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Rifa offer for Airwork near top of Grant Samuel's assessed range

As the Rifa offer is only for 75% of the shares, scaling will occur if acceptances cross that threshold.

Sophie Boot
Wed, 21 Dec 2016

Zhejiang Rifa Holding Group's partial takeover offer for Airwork Holdings is near the top of independent adviser Grant Samuel's assessed value range for the shares.

Earlier this month, the Chinese group set out its bid for the partial takeover, telling shareholders it would seek to grow Airwork's presence in emerging markets such as in Asia and Latin America. It has offered to buy up to 75% of the shares at $5.40, valuing the target company at $271 million.

The Grant Samuel report assesses the full underlying value of the shares between $4.79 and $5.56. The offer reflects a 22% premium on the pre-offer share price of $4.42, consistent with the premiums for control generally seen in successful takeovers of other listed companies, the report said. 

The Airwork board, including independent chairman Mike Daniel and independent director Rob Flannagan, said it recommends shareholders accept the offer because it is at the top end of the Grant Samuel's assessed range, there hasn't been another offer, and the lock-up agreement with Rifa has means it will probably exceed its minimum 50.1% acceptance level.

Rifa entered a takeover lock-up deed with major shareholders including non-executive director Hugh Jones and Condor Holdings for $5.40 per share as of October. Condor's lock-up agreement provides it will accept the offer for some of the 5.2% of the shares it owns, with management expecting that to be around 19% of those, while Jones holds 53.75% of the shares on issue, so the deal could have proceeded regardless of whether any other shareholders accept because Rifa sought a minimum of 50.1%. 

As the Rifa offer is only for 75% of the shares, scaling will occur if acceptances cross that threshold. About 15% of the shares are owned by the top five shareholders excluding those already locked in, and combined with those shareholders, that represents about 74% of the shares on offer. The decisions of those five shareholders on accepting or rejecting the offer could be instrumental in determining whether Rifa achieves the 75% shareholding level, it said.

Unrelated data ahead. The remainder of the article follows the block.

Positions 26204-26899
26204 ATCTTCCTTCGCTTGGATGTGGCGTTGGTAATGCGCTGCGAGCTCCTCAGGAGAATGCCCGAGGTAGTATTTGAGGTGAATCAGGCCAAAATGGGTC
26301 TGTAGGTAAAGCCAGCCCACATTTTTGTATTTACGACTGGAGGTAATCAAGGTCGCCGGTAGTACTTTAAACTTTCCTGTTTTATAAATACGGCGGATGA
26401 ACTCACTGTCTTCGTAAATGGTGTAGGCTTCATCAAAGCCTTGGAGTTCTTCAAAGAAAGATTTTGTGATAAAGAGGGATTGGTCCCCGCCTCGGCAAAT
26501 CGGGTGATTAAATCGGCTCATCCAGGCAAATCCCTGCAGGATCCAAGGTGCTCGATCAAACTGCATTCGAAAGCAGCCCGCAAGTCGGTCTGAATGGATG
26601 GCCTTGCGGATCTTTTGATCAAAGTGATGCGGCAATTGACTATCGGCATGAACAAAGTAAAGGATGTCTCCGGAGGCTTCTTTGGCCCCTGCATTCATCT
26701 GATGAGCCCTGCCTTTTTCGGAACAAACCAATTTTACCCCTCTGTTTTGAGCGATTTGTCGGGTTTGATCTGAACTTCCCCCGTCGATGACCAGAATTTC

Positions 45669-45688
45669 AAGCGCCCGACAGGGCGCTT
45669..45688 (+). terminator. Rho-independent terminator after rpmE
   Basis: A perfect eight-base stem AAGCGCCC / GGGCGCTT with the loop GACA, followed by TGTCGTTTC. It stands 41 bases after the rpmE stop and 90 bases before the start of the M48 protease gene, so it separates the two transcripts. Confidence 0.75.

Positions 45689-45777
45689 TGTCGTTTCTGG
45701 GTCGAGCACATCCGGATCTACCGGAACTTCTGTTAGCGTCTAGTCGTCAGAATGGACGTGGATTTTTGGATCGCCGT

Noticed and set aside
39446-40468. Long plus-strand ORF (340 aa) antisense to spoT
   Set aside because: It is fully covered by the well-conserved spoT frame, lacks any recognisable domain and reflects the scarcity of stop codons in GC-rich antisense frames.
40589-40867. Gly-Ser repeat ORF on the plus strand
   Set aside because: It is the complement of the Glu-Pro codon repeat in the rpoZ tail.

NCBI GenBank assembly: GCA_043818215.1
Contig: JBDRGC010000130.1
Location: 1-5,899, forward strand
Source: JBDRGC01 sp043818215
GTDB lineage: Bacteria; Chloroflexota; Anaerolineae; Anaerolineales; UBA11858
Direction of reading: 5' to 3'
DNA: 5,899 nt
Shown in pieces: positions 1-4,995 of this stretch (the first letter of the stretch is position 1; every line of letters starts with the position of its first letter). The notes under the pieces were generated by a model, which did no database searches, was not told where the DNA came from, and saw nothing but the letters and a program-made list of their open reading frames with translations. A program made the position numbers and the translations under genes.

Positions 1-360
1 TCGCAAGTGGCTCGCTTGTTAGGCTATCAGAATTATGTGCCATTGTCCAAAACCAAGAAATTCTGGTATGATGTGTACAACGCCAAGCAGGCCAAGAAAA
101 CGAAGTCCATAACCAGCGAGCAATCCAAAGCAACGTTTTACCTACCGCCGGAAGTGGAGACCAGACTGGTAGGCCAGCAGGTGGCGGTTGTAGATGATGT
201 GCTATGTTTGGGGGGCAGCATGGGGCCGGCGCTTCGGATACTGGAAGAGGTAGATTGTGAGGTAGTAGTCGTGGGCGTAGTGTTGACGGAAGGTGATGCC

"If Rifa is not successful in achieving the 75% threshold at its current offer price it may or may not choose to increase the offer price," the report said. "If Rifa chooses to increase its current offer price while the Rifa offer is still open the increased value will be available to all shareholders even if they have already accepted the current offer price."

"As the offer is a partial offer, acceptances may be scaled in the event acceptances are received for a number of shares in excess of the number Rifa is offering to purchase," the board said. "Only acceptances for greater than 75% of a shareholder’s shares may be subject to scaling. Assuming the offer is successful and scaling does occur, shareholders who wished to sell all of their shares to Rifa, including Hugh Jones, will remain minority shareholders in Airwork following completion of the offer."

The report said it thought Rifa was highly unlikely to increase the offer price while the offer is still open, due to the lock-up agreements giving it 55%, and it would be more economic for the company to launch a new partial offer at a later date if it wanted to entice other shareholders. An alternative offer hasn't been forthcoming since Rifa announced its offer, and is highly unlikely, the report said.

Airwork has a reasonable level of gearing, with net debt about $160 million as of Nov. 30, which is approximately 2.1 times forecast earnings before interest, tax, depreciation and amortisation in 2017, Grant Samuel said.

"It may be a challenge for Airwork to secure substantially more debt unless the earnings of the business improve further," the report said. "Accordingly, growth may be difficult without the issue of new equity, either through a rights issue or placement."

The board had been considering this when Rifa made its approach and the company may need to continue capital raising unless Rifa plans to inject further equity into the business, it said.

Airwork shares recently traded at $4.82, down $1.63 today. They have gained 26% this year and 9.7% since the Rifa offer was made.

Sophie Boot
Wed, 21 Dec 2016
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Rifa offer for Airwork near top of Grant Samuel's assessed range